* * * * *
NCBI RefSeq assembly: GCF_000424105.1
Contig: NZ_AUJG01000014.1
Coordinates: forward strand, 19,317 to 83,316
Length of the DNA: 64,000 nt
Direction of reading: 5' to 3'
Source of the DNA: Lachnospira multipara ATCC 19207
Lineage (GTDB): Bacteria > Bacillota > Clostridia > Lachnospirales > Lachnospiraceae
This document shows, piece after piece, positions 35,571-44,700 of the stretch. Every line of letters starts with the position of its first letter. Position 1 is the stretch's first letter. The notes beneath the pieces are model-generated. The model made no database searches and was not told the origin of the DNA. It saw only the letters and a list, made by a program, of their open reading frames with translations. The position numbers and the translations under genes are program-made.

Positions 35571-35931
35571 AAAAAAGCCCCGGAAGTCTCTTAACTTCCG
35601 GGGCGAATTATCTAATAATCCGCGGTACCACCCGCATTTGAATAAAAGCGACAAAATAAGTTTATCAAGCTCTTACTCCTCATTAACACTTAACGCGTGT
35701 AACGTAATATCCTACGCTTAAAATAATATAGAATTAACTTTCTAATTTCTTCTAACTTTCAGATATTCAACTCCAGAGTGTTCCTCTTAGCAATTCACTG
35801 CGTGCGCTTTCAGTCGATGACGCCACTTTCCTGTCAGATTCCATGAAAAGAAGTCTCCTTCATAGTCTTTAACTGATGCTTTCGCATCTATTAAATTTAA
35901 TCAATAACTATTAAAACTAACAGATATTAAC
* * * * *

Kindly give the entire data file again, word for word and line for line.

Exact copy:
NCBI RefSeq assembly: GCF_000424105.1
Contig: NZ_AUJG01000014.1
Coordinates: forward strand, 19,317 to 83,316
Length of the DNA: 64,000 nt
Direction of reading: 5' to 3'
Source of the DNA: Lachnospira multipara ATCC 19207
Lineage (GTDB): Bacteria > Bacillota > Clostridia > Lachnospirales > Lachnospiraceae
This document shows, piece after piece, positions 35,571-44,700 of the stretch. Every line of letters starts with the position of its first letter. Position 1 is the stretch's first letter. The notes beneath the pieces are model-generated. The model made no database searches and was not told the origin of the DNA. It saw only the letters and a list, made by a program, of their open reading frames with translations. The position numbers and the translations under genes are program-made.

Positions 35571-35931
35571 AAAAAAGCCCCGGAAGTCTCTTAACTTCCG
35601 GGGCGAATTATCTAATAATCCGCGGTACCACCCGCATTTGAATAAAAGCGACAAAATAAGTTTATCAAGCTCTTACTCCTCATTAACACTTAACGCGTGT
35701 AACGTAATATCCTACGCTTAAAATAATATAGAATTAACTTTCTAATTTCTTCTAACTTTCAGATATTCAACTCCAGAGTGTTCCTCTTAGCAATTCACTG
35801 CGTGCGCTTTCAGTCGATGACGCCACTTTCCTGTCAGATTCCATGAAAAGAAGTCTCCTTCATAGTCTTTAACTGATGCTTTCGCATCTATTAAATTTAA
35901 TCAATAACTATTAAAACTAACAGATATTAAC